#define FINDER_STRING    @"tell application \"Finder\"\nset f to \"%@\"\nset al to make new alias file at \"%@\" to f\nset the name of al to \"%@\"\nend tell"

- (void)createAliasFrom:(NSString *)source to:(NSString *)targetPath {
// NSAppleScript is NOT part of MAC OS X 10.1.x! Watch this trick!

if (floor(NSAppKitVersionNumber) <= NSAppKitVersionNumber10_1) {
/* On a 10.1 - 10.1.x system where there is no PDF workflow yet... */
else {

NSString *command = [NSString stringWithFormat:FINDER_STRING,[
self hfsStylePathFromPosixPath:source isDirectory:YES],[self hfsStylePathFromPosixPath:targetPath isDirectory:YES],ALIAS_NAME];
NSDictionary *errorInfo;
NSAppleScript *as = [[[NSClassFromString(
@"NSAppleScript") alloc] initWithSource:command] autorelease];
NSAppleEventDescriptor *aedesc = [as executeAndReturnError:&errorInfo];

if (aedesc == nil) NSLog([errorInfo description]);

#define DONT_WARN NSLocalizedStringFromTable(@"Don't show me this again", @"PStill", "title of cancel and don't show warning again button.")
#define PDF_WORKFLOW_TITLE NSLocalizedStringFromTable(@"PDF Workflow",@"PStill",@"title of PDF workflow alert")
#define PDF_WORKFLOW_MSG NSLocalizedStringFromTable(@"PStill can appear as a PDF workflow option in every OS X app's Print Panel - would you like that? A new directory in your Library folder 'PDF Services' will be created with an alias to PStill. You can drag Watched Folders into 'PDF Services' for additional PDF workflow targets.",@"PStill",@"message for print panel")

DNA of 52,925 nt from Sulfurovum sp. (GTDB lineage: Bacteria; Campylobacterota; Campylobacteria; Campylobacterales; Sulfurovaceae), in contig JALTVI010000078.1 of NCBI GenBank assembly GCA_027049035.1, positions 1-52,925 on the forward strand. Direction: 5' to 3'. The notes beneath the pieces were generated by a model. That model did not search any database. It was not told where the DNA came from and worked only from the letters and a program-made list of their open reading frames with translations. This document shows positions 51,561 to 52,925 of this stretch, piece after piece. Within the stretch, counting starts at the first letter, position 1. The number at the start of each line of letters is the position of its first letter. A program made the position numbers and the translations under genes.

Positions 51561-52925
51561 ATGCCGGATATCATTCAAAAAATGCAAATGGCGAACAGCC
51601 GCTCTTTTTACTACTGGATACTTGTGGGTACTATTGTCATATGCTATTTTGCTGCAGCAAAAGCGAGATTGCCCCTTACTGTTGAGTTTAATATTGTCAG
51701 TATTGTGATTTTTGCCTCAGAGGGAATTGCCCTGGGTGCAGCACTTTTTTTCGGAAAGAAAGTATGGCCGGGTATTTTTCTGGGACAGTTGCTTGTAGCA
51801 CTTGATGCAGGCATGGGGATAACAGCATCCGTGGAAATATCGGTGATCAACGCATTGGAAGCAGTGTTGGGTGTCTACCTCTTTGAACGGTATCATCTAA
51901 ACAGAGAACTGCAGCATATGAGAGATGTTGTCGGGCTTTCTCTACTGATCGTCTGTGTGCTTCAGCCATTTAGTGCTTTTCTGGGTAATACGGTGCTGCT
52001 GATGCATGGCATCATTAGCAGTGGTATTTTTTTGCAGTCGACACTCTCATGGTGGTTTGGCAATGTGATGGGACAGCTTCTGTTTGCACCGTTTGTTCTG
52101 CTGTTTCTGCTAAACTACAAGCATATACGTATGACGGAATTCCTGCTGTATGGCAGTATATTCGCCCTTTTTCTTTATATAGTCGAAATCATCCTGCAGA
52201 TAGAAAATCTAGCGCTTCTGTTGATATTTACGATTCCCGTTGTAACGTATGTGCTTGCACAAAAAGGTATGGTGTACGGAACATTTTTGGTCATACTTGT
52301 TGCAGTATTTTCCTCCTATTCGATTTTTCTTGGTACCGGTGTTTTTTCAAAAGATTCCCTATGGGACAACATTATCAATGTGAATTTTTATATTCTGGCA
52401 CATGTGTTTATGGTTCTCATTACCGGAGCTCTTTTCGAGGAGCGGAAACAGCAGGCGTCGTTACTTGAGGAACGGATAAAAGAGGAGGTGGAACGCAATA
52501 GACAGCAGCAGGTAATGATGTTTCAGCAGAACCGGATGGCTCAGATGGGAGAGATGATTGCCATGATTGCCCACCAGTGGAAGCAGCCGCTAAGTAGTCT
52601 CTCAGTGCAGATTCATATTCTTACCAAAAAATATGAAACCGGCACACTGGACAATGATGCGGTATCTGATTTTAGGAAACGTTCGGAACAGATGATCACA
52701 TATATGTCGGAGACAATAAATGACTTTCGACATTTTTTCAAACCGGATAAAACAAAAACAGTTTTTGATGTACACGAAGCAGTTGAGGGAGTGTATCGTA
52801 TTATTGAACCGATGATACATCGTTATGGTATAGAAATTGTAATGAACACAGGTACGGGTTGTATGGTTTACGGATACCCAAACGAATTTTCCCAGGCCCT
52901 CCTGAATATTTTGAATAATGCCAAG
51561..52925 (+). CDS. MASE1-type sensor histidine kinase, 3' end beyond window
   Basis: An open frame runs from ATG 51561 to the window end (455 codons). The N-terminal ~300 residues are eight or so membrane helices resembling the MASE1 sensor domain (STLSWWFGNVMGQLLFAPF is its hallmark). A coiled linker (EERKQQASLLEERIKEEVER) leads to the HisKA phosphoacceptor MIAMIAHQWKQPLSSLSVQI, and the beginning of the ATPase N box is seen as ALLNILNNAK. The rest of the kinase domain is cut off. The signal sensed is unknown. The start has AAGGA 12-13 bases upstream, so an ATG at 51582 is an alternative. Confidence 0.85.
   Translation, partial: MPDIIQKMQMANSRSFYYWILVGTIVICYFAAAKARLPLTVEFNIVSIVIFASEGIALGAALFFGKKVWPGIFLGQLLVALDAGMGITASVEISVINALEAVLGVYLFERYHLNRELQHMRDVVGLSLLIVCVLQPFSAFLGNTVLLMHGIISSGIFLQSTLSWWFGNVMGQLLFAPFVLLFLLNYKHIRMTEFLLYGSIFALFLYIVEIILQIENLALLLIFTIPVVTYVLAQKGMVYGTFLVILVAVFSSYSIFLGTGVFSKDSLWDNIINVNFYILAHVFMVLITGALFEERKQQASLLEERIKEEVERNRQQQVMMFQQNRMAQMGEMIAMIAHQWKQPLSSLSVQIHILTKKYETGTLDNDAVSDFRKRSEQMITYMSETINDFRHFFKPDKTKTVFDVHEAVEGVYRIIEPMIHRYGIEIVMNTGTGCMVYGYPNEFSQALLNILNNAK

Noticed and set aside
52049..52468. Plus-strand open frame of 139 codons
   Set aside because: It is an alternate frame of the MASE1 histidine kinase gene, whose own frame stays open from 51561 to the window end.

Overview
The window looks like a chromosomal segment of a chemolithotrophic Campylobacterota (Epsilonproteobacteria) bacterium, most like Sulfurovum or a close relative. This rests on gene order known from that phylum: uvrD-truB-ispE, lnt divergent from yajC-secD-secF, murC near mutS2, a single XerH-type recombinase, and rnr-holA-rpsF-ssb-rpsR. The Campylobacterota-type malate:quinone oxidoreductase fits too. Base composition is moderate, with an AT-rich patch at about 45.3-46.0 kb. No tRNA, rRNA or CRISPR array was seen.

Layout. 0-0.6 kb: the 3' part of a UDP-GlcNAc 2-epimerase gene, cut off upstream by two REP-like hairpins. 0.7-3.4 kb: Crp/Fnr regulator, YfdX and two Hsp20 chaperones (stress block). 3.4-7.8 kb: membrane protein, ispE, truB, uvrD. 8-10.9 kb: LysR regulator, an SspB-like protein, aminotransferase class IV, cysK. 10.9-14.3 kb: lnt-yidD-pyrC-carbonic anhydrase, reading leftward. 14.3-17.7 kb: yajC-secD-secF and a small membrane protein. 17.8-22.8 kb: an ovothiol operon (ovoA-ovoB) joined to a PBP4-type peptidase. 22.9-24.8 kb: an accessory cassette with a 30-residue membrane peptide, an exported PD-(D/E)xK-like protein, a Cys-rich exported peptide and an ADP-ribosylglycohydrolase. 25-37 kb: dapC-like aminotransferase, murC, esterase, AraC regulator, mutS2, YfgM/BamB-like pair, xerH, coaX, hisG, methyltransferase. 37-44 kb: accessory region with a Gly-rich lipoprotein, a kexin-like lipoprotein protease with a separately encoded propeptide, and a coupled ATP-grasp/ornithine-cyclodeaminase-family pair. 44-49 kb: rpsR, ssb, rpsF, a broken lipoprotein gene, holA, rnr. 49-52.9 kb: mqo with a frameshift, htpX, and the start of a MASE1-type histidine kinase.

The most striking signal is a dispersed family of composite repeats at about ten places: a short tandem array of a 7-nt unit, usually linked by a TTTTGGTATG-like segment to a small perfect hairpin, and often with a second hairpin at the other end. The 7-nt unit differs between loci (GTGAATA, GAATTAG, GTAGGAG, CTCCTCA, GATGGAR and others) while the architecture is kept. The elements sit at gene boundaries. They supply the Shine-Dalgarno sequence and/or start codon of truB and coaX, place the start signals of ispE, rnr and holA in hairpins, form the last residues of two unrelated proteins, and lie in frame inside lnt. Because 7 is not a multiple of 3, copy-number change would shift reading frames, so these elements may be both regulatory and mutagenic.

- (void)checkForWorkflow {
NSUserDefaults *ud = [NSUserDefaults standardUserDefaults];
if (![ud boolForKey:@"DontAskAboutWorkFlow"]) {
NSFileManager *fm = [NSFileManager defaultManager];
NSString *path = [[NSHomeDirectory() stringByAppendingPathComponent:
@"Library"] stringByAppendingPathComponent:@"PDF Services"];
if (![fm fileExistsAtPath:path] || ![fm fileExistsAtPath:[path stringByAppendingPathComponent:ALIAS_NAME]]) {
if (returnValue == NSAlertDefaultReturn) {
if (![fm fileExistsAtPath:path]) [fm createWritableDirectory:path];
// make a symlink or aliaas:
self createAliasFrom:[[[[NSBundle mainBundle] resourcePath] stringByDeletingLastPathComponent] stringByDeletingLastPathComponent] to:path];
else if (returnValue == NSAlertOtherReturn)
[[NSUserDefaults standardUserDefaults] setObject:
@"YES" forKey:@"DontAskAboutWorkFlow"];


Sure I love Cocoa and I try to have 100% Cocoa applications. However if there's a feature that only has a Carbon API, I'm happy to forego my religious beliefs in order to get the job done. With the new NSAppleScript object, one can avoid Carbon altogether and let the tight AppleScript integration do the job for us.

Andrew Stone, CEO of Stone Design,, has virtual bumper stickers which read "I'd Rather Be Coding" and "My Other Car is a Computer".